In partial response to the numerous allegations of sexual assault against Bill Cosby, California governor Jerry Brown signed legislation ending the statute of limitations on rape cases yesterday.
According to LA Times, the bill, introduced by State Senator Connie Leyva, "amends the penal code so that some sex crimes, including rape, forcible sodomy and molestation of a child, can be be prosecuted, regardless of how long ago the crime occurred." This is meant to support victims who are unable to report sexual assault immediately after it happens, because as Leyva said in a statement, "Rapists should never be able to evade legal consequences simply because an arbitrary time limit has expired." The new law goes into effect this coming January 1st.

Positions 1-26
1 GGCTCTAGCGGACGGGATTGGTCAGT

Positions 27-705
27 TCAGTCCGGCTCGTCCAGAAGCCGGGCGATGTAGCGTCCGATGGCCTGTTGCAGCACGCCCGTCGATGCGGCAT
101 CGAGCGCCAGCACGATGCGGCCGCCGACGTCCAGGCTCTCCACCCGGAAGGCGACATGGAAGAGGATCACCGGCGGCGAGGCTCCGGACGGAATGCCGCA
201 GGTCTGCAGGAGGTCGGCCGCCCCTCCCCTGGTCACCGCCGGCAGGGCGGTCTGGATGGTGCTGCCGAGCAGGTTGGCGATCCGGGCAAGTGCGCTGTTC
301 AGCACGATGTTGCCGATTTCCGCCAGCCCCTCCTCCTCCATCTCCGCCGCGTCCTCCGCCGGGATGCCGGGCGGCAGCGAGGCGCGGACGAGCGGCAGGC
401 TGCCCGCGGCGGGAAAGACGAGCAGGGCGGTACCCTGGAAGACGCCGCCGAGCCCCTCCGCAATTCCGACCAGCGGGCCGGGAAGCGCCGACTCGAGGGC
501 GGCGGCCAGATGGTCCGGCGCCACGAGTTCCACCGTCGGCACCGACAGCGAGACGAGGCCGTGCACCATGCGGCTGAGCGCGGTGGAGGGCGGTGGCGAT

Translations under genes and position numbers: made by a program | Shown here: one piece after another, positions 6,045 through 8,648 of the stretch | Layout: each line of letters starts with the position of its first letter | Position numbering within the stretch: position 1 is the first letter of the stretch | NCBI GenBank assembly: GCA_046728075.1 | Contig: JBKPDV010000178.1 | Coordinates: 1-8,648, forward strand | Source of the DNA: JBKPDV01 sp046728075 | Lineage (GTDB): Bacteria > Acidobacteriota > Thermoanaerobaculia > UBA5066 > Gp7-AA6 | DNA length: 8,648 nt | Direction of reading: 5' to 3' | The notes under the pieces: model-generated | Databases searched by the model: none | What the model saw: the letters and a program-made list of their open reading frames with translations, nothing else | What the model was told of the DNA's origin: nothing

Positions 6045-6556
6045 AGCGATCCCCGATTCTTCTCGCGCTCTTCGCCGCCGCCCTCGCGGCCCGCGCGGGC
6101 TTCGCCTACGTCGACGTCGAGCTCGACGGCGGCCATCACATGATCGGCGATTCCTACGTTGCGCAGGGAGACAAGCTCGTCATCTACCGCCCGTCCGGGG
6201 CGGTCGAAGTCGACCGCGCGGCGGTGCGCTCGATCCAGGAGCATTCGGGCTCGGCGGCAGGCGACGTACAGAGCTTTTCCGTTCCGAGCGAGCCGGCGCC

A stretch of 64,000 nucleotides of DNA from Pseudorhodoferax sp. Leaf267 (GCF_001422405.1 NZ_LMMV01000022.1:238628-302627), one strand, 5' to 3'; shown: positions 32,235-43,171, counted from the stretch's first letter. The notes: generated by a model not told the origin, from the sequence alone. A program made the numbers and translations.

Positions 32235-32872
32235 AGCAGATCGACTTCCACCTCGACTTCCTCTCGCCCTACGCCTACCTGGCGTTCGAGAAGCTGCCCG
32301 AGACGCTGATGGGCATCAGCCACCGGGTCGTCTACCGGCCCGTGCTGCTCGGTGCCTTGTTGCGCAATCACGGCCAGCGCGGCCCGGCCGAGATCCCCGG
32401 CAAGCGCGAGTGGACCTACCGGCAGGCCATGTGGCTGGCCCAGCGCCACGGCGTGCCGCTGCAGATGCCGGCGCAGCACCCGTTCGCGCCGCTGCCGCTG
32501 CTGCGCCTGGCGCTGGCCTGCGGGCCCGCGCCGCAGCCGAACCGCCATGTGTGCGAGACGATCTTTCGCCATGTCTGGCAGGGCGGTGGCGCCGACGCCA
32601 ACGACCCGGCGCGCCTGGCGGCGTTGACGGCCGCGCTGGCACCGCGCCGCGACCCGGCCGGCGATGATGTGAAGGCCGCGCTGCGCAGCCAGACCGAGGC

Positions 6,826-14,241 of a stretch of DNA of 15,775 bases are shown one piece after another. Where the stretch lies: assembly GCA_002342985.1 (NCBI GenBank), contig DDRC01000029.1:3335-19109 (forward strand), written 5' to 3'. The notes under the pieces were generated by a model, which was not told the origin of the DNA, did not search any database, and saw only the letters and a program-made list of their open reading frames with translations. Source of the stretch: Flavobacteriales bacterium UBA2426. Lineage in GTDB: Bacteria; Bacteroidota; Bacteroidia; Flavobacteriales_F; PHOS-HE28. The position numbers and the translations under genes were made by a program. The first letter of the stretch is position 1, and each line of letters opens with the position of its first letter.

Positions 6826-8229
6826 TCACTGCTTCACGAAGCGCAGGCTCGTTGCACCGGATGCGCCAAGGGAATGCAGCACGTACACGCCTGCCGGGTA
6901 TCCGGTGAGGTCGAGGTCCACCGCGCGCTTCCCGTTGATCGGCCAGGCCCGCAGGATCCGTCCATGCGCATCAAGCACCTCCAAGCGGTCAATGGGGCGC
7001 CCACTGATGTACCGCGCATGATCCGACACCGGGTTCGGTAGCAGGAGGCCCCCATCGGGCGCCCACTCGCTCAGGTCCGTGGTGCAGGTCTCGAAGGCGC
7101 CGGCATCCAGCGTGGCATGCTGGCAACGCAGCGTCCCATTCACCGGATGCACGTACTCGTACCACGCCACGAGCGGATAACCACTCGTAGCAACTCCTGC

It's a welcome change as previous legislation stated that sex crimes against minors could only be pursued before the victims turned 40 and the longest a rape could go unprosecuted was 10 years, unless new DNA evidence was revealed. However, the ACLU of California Center for Advocacy and Policy has said that doing away with the statute of limitations could unfairly target people already incarcerated at higher rates, namely minorities, with director Natasha Minsker saying that "removing due process protections that apply in the trials of sex cases...[could make] it easier to convict people with harsher consequences".